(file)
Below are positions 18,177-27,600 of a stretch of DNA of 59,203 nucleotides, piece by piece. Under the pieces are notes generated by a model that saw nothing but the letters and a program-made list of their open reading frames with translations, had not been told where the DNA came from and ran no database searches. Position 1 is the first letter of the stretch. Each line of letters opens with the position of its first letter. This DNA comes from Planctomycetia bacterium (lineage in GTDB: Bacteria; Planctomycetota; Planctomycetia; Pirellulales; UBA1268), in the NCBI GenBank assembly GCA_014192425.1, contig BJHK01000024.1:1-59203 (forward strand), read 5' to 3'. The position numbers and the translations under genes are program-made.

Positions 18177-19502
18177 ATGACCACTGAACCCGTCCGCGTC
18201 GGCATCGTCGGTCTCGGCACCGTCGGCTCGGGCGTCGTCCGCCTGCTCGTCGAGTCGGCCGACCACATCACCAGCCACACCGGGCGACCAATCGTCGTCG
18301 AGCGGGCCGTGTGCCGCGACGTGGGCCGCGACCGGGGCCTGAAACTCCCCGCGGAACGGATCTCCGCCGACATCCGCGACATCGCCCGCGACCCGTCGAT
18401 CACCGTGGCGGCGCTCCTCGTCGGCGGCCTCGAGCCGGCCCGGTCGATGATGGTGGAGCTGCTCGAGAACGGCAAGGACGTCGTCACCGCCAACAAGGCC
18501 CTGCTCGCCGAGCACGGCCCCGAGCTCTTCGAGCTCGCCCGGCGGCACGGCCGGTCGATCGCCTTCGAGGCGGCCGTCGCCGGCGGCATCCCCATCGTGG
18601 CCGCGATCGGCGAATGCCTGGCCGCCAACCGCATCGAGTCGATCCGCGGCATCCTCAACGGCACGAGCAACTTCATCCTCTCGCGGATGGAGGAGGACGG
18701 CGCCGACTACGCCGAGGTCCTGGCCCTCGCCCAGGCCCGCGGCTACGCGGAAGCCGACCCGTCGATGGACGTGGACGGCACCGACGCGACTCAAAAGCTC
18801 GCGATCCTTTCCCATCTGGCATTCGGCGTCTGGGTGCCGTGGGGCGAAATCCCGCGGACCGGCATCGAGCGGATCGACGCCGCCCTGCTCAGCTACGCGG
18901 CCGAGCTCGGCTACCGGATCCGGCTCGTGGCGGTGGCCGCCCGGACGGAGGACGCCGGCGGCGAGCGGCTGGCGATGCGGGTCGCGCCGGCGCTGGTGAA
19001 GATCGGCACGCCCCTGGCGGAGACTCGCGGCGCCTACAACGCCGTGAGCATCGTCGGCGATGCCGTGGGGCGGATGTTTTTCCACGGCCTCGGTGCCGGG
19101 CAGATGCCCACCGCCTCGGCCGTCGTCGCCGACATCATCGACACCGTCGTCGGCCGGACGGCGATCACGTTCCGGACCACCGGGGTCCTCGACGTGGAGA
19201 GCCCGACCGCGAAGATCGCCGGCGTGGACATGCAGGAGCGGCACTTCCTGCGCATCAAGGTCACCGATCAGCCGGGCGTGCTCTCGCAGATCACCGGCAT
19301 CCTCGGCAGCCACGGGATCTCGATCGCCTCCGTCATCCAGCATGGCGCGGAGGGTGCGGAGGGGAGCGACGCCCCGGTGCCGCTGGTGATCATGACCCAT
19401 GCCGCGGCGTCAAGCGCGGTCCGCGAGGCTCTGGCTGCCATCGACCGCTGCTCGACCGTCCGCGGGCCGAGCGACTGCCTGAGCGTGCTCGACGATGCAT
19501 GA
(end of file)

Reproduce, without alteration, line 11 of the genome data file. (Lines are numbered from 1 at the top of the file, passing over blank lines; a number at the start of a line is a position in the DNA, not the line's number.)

18901 CCGAGCTCGGCTACCGGATCCGGCTCGTGGCGGTGGCCGCCCGGACGGAGGACGCCGGCGGCGAGCGGCTGGCGATGCGGGTCGCGCCGGCGCTGGTGAA